HIV providers alter their communication methods based on the race of their patients and are more likely to discuss medication adherence with blacks and Latinos than with whites. Publishing their findings in AIDS and Behavior, researchers analyzed recordings of 45 health care providers' conversations with 404 people with HIV, 245 of whom were black, 59 Latino and 100 white. Out of the provider group, 34 were doctors; 30 of them were white, with the remainder largely Asian Americans.

The investigators used the Generalized Medical Interaction Analysis system to break down the dialogue into fragments known as “utterances,” which designate different types of speech, such as asking questions, providing information, instructing, requesting or expressing a wish.

The African Americans in the study tended not to speak as much to their clinicians when compared with the Latinos or whites; providers tended to dominate the exchange with the black patients. The discussions between the blacks and their providers tended to contain fewer utterances of goals or values than those between Latinos or whites and their clinicians. The clinicians asked Latinos fewer open-ended questions and had dialogues that were less likely to involve humor.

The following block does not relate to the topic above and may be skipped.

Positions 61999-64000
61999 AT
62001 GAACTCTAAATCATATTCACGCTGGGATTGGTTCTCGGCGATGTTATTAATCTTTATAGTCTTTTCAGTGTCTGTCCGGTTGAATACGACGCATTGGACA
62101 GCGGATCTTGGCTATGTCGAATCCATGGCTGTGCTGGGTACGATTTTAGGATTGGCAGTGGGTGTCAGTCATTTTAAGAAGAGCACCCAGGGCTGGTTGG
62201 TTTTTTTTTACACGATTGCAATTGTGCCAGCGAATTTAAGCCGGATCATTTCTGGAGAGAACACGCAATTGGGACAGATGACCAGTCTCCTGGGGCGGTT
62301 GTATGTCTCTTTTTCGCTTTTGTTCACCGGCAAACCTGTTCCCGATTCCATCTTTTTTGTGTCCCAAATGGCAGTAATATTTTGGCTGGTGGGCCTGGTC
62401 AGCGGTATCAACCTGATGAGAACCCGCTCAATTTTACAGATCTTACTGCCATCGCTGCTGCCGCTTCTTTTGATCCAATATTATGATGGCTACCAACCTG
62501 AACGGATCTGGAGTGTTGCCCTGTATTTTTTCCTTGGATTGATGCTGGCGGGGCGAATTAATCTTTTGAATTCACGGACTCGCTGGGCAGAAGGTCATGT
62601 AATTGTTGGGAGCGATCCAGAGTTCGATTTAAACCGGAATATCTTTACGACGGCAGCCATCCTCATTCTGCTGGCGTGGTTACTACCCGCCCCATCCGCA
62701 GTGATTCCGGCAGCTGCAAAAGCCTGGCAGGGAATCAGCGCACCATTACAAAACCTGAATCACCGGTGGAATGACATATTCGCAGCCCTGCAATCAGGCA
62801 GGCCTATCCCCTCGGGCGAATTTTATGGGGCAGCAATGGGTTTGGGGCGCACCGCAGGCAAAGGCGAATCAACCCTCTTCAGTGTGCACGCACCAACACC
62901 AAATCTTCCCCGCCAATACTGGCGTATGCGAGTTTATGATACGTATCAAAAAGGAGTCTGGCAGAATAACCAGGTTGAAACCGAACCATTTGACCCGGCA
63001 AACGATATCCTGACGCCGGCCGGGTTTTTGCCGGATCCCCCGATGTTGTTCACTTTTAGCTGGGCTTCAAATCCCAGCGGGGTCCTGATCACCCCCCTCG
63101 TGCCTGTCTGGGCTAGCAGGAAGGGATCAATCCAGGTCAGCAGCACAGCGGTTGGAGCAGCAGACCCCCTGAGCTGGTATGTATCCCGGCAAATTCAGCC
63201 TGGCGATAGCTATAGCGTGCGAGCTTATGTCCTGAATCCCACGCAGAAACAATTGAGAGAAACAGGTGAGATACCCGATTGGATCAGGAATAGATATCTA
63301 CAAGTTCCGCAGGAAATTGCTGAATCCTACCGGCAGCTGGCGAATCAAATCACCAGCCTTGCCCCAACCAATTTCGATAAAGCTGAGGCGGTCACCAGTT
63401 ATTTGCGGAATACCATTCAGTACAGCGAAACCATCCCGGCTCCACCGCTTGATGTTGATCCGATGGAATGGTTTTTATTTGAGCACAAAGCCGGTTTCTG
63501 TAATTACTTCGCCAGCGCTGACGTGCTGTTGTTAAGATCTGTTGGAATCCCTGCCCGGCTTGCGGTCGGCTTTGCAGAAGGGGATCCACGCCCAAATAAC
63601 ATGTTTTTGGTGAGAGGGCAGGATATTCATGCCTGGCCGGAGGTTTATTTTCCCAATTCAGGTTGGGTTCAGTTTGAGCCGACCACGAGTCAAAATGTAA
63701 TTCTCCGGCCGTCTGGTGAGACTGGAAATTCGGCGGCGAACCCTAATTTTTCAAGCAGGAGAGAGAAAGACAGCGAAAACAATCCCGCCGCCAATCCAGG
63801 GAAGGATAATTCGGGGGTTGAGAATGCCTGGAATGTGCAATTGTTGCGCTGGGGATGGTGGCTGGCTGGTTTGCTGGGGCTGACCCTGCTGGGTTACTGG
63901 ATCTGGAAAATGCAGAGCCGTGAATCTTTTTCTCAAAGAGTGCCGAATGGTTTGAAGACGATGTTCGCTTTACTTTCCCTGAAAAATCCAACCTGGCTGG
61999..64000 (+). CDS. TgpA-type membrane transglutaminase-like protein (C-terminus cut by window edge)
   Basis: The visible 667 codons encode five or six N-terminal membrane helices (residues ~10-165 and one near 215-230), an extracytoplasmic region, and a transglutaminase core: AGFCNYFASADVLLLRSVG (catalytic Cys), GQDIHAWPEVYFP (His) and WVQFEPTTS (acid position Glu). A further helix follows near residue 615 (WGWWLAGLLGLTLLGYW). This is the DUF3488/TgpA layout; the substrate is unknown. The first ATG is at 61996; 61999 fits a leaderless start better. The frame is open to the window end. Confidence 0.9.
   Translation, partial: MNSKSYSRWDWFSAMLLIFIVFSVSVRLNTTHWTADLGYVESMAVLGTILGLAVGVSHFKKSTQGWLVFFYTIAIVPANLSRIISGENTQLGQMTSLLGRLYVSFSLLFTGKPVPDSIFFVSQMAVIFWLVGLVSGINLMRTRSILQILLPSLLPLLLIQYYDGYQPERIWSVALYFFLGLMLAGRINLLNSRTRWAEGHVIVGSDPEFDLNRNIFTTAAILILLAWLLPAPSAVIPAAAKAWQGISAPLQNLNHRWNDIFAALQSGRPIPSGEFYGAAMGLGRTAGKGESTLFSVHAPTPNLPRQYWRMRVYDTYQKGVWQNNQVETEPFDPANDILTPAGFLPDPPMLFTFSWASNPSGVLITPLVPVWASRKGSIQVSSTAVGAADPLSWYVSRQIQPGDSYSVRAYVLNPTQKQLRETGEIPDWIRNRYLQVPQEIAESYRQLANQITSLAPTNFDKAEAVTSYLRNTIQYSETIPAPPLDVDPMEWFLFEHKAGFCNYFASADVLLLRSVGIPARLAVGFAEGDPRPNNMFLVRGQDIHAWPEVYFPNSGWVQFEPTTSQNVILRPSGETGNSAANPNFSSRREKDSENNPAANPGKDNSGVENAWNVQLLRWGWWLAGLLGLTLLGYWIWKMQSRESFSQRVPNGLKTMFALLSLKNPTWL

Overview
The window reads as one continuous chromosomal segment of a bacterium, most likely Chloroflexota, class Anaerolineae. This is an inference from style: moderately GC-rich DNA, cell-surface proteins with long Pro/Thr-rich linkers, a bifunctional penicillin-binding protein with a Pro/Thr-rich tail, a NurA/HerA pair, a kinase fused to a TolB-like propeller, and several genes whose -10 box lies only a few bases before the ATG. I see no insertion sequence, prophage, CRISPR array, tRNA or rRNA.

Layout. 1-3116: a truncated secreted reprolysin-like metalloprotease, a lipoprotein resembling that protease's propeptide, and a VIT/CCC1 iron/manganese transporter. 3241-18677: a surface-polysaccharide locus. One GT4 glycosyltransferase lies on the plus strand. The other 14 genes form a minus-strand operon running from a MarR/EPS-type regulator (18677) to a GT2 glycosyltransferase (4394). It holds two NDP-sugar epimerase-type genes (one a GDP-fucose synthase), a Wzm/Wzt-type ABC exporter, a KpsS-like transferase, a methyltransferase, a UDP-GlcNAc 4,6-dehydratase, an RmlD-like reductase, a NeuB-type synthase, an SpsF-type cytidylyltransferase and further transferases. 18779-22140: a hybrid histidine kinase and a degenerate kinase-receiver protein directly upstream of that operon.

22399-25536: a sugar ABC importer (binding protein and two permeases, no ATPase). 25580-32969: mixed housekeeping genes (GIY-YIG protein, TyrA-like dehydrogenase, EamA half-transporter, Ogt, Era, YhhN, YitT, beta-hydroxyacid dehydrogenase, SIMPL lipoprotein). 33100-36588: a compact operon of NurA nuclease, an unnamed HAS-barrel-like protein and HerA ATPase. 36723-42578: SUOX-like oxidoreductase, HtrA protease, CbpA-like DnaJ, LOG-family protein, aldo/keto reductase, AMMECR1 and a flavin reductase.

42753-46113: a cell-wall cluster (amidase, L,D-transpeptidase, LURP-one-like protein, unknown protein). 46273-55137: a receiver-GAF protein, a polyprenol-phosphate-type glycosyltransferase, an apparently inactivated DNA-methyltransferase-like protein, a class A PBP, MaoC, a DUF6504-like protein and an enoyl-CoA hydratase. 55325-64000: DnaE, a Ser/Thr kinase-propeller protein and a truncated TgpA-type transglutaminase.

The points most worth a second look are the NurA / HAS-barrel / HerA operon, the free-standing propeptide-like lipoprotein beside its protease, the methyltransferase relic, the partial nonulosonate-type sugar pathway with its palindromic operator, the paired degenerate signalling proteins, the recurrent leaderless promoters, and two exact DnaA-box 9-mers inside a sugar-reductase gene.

Blacks and Latinos experienced more dialogue about medication adherence than whites. This difference was unrelated to the patients' actual adherence or whether they had a suppressed viral load. Compared with their dialogues about adherence with white patients, providers were more inclined to instruct minority patients about the importance of adherence rather than engage them in a discussion about problem-solving techniques.

“The possibility that seems most compelling to me is the doctors don't trust their black and Hispanic patients as much to be adherent,” M. Barton Laws, assistant professor of health services policy and practice in the Brown University School of Public Health, and the study's lead author, said in a release. “It has been epidemiologically observed that they do tend to be less adherent, but it's not because they are black or Hispanic.”

To read the release, click here.

To read the study abstract, click here.